Fences are necessary. They contain children, dogs and minor livestock. They exclude deer, cattle and others who are unwanted within an enclosed space. Some obscure unwanted scenery. However, even the more ornate sorts are more functional than aesthetically appealing.
That is why hedges are popularly grown to obscure fences that obscure outside scenery. Climbing vines take up less space than hedges, but are likely to damage the fences that they are intended to obscure.
Where I lived in town, the garden in back was surrounded by fences. I loathed them. I grew a grapevine on one. Another one was outfitted with a trellis of twine for pole beans to climb. Tall zonal geraniums obscured at least the lower half of the fence behind the laundry yard. I would have preferred no fences at all.
There were no children or dogs to contain. Nor were there cattle or deer to exclude. Except for the laundry and trash yards, there was no unwanted scenery to obscure. Nonetheless, the neighbors wanted fences, probably because they all believed that backyards should be fenced. It was just how it had always been.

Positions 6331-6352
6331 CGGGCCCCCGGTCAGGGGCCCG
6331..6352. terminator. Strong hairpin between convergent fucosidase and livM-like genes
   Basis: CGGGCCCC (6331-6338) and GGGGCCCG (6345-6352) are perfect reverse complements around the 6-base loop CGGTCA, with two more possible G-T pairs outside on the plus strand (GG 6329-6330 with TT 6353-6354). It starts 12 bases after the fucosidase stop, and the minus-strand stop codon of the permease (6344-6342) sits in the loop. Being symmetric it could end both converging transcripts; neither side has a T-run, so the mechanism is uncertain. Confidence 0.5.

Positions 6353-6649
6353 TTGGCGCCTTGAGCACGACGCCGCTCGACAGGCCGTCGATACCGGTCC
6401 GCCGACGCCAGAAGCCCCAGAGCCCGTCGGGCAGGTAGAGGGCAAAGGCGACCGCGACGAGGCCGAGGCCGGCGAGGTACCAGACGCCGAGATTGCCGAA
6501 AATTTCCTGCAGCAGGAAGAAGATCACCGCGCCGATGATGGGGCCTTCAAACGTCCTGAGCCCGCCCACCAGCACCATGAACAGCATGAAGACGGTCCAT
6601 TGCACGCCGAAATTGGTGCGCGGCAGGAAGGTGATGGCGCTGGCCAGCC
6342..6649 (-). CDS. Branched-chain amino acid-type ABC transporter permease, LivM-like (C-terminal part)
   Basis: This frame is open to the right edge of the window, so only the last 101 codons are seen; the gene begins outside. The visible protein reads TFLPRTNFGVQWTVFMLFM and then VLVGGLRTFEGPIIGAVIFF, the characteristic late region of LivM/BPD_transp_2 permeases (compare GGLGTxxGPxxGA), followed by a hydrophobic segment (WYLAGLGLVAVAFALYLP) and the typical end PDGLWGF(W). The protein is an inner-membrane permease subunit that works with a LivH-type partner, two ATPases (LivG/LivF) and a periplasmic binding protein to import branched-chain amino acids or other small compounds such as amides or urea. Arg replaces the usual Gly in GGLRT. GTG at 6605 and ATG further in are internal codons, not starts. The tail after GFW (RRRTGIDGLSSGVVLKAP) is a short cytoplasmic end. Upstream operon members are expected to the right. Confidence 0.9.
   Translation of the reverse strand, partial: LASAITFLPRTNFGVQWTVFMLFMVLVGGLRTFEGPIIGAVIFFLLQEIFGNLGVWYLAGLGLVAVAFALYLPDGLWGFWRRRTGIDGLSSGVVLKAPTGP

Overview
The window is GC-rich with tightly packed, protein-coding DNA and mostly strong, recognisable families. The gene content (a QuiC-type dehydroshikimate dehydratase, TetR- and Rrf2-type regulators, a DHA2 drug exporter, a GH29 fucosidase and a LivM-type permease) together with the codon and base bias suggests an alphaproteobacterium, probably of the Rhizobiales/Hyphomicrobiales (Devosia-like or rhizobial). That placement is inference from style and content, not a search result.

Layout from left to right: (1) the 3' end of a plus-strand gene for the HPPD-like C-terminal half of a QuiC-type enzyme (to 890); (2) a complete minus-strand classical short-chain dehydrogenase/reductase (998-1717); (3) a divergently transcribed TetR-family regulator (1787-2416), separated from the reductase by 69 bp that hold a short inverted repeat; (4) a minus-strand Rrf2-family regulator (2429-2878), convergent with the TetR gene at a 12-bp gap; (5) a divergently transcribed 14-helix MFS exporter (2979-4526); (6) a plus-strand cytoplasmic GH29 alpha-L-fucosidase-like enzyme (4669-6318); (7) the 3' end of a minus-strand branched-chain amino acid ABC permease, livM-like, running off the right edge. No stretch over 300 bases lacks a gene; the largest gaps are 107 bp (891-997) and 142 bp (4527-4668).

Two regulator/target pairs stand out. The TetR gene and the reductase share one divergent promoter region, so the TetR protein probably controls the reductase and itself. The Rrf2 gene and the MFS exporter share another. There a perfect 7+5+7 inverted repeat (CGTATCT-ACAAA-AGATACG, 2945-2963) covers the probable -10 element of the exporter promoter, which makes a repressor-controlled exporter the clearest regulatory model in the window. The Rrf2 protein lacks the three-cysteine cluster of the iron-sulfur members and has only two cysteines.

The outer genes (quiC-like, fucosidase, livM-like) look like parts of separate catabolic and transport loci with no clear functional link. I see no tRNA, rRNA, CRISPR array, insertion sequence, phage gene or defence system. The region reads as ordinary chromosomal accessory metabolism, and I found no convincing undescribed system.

Some urban fences are more like high and solidly constructed walls. Batons cover the seams between planks. Where local ordinance limits the height of fences, lattice is commonly added on top to (sort of) lawfully increase height. It is difficult to grow much on the shady north side of such tall fences.
I am fortunate that I do not work with many fences anymore. However, an area at work is surrounded by cyclone fences. It is necessary and practical, but would be very unappealing around landscape situations. I put pole beans on one, and two grape vines on another. If I must contend with them, I may as well take advantage of them.